Interview with Rosemary Flannery, French-American author of ‘Angels in Paris’
Rosemary Flannery is the author of ‘The Angels of Paris: Looking up in the World’s Most Beautiful City’. She moved to France in 1989, where she studied Méthodologie de l’Architecture at the Sorbonne and became fascinated by the different types of angels illustrated in architecture all over Paris. She works as a writer, artist, and also gives tours of Paris museums and neighbourhoods.
Can you describe yourself in three words?
Passionate, hard-working, happy.
What first drew you to France?
A visceral attraction to its culture, aesthetic, food, history, beauty and its intrinsic artistic, sensual spirit.
What do you love most about life in Paris?
The richness of the simple pleasures like having a meal at an outdoor café; the way ordinary things are rendered beautiful, or made into an art form; the beauty of the city.
Who is your favourite French architect, and why?
Liberal Bruant, the 17th century architect who designed the buildings of the Invalides (pictured left); the façade is one of the most graceful in Paris and the cour d’honneur, perfectly harmonious.
He also designed the Salpêtrière chapel, a very inventive creation, and his own house in the Marais, a beautiful work in the Baroque style.
Which photographer inspires your work the most?
I’m more subliminally inspired by artists such as Vermeer and Rembrandt than by photographers. The photographs in my book serve to illustrate the text.
Why did you choose to focus on Paris in your book?
I live in Paris and I love Paris.
Which came first: your interest in architecture, Parisian history, or the angels themselves? Why?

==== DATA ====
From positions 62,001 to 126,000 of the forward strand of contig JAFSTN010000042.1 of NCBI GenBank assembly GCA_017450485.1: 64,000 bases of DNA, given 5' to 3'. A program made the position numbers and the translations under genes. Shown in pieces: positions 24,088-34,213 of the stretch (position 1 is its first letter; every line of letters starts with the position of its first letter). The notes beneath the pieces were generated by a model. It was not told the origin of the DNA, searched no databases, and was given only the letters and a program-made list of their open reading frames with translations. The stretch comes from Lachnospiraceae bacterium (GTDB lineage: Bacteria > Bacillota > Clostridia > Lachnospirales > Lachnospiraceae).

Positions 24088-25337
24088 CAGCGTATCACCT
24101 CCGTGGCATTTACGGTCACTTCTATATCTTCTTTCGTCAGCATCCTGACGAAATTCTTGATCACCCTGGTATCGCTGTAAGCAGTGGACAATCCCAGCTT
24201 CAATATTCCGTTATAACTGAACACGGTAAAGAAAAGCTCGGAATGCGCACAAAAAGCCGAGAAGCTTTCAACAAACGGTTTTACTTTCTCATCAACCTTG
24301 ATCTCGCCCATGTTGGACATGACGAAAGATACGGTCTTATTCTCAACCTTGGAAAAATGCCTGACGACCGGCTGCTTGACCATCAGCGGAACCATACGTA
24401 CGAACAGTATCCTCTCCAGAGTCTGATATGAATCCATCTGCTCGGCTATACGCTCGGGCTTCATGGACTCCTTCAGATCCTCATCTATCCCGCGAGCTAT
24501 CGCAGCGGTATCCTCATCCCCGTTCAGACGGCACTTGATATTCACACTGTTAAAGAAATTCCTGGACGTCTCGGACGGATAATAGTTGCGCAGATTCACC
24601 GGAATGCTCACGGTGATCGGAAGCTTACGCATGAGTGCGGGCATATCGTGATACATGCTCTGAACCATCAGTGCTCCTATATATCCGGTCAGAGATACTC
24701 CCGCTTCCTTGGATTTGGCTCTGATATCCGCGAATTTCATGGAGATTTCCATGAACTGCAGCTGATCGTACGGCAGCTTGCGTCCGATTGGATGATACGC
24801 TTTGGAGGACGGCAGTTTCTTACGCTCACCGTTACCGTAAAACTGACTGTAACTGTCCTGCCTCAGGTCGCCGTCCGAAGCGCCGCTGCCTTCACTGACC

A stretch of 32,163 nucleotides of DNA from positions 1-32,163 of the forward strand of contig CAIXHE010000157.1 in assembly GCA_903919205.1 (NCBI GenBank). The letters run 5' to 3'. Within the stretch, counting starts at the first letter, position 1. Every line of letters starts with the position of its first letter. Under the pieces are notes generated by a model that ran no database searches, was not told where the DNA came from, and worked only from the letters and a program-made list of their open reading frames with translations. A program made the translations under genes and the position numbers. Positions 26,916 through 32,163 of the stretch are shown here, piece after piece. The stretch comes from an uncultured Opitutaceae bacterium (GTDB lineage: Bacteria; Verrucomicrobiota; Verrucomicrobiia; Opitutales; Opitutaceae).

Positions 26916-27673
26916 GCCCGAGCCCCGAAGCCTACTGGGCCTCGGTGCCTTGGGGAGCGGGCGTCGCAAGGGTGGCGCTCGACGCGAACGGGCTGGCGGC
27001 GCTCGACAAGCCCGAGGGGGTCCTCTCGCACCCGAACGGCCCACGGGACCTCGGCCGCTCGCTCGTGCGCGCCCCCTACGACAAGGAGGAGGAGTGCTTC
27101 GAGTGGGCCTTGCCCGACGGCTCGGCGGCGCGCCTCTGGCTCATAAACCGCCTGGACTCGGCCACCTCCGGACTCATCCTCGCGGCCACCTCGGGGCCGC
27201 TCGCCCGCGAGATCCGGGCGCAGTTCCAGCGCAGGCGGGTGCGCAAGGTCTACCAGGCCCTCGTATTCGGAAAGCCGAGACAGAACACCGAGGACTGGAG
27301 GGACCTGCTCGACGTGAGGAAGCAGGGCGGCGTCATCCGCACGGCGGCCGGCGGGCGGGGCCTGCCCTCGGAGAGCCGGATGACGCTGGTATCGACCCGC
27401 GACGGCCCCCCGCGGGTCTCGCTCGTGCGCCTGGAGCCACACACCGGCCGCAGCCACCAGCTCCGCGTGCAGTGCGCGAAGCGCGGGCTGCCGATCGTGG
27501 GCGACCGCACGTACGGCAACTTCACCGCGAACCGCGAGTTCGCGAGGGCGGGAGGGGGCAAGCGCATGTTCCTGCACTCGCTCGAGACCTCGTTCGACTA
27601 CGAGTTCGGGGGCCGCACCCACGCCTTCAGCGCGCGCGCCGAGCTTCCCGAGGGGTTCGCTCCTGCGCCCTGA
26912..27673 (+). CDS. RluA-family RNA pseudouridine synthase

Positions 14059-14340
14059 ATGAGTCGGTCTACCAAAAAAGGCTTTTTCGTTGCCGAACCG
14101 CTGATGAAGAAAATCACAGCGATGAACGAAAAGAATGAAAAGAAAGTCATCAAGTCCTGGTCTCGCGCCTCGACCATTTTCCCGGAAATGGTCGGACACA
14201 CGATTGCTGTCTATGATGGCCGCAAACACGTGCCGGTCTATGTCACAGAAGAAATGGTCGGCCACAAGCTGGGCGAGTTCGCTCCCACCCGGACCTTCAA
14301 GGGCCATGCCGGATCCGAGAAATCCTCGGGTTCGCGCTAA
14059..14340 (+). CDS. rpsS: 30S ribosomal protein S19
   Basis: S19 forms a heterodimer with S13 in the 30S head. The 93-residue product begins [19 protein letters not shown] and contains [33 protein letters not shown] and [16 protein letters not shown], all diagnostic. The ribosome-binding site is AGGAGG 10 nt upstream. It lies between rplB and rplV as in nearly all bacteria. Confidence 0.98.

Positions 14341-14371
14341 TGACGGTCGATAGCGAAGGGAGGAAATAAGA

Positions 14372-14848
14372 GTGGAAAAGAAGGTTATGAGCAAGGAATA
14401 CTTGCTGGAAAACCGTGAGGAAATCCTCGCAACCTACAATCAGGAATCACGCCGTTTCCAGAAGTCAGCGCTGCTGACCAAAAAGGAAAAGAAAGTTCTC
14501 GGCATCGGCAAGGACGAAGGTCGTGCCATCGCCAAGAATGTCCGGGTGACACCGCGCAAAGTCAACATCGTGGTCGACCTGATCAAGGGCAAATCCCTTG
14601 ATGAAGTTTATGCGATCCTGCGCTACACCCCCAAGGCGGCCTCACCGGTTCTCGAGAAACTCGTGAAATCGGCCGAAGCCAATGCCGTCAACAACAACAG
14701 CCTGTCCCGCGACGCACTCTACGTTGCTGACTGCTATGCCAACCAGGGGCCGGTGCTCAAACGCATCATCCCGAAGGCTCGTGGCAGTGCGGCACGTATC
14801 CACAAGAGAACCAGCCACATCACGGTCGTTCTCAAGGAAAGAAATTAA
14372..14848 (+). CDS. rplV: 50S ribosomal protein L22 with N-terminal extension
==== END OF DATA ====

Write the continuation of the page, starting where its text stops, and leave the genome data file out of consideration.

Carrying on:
My interest was piqued by a huge angel which is atop a tall column in the Parc Montsouris, near where I used to live. Then I began to notice so many different types of angels illustrated in architecture all over Paris, in the most unexpected places – on friezes and fountains, atop theatres and on the steps of the Opera, on cast-iron door grills, on monuments and sundials.
I became fascinated by the history behind them, and wanted to know who sculpted them, and why they were there. The way the angels are depicted through the centuries and express various artistic trends, such as Gothic, Renaissance, Art Nouveau, Art Deco, etc – also intrigued me and was the catalyst for my book.
Which was your favourite angel, and why?
It’s more a set of four musician angels which flank the entrance of what was a medieval auberge (small hotel and restaurant) in the Marais. They are intricately carved in stone, with marvellous details of their clothing and musical instruments and are set in an architectural framework. It is all executed with such care, you can feel the love that went into them!
These angels are also quite humorous, with their curly hair and merry smiles. I love the idea that they seem to welcome visitors to the house.
Favourites – Paris
Place to eat:
The Restaurant du Palais Royal in the Jardin du Palais Royal. The food is excellent and beautifully presented, and in fine weather you can dine out of doors in the garden, which is so lovely.
Place to drink:
Illy Espressamente café, 13 rue Auber near the Opera. Their coffee is the best in Paris, the Italian design of the interior is wonderful and the ambiance is great.
Place to shop:
All over Paris, I haven’t one particular place. Prefer small boutiques to large stores.
Place to play:
I love to explore the Louvre, and wish I had more time to do so.
Day trip location:
Anywhere in Burgundy or in the countryside.
What is the most intriguing place in Paris?
There are so many! Perhaps strolling through the old arcades in the 1st, 2nd and 9th arrondissements, they are full of unique shops and restaurants.
What is the most inspiring place in Paris?
The view of Paris from the Pont Neuf.
Thank you Rosemary for taking the time to speak to us at MaVieFrançaise™. We’ve enjoyed getting to know more about you and your work.Images:
1. Angels of Paris book
3. Les Invalides, on Wikipedia
4. Angel with portable harp, medieval auberge
5. Angel of the Parc Montsouris
6. Eglise St Jean de Montmartre, 18th arrondissement.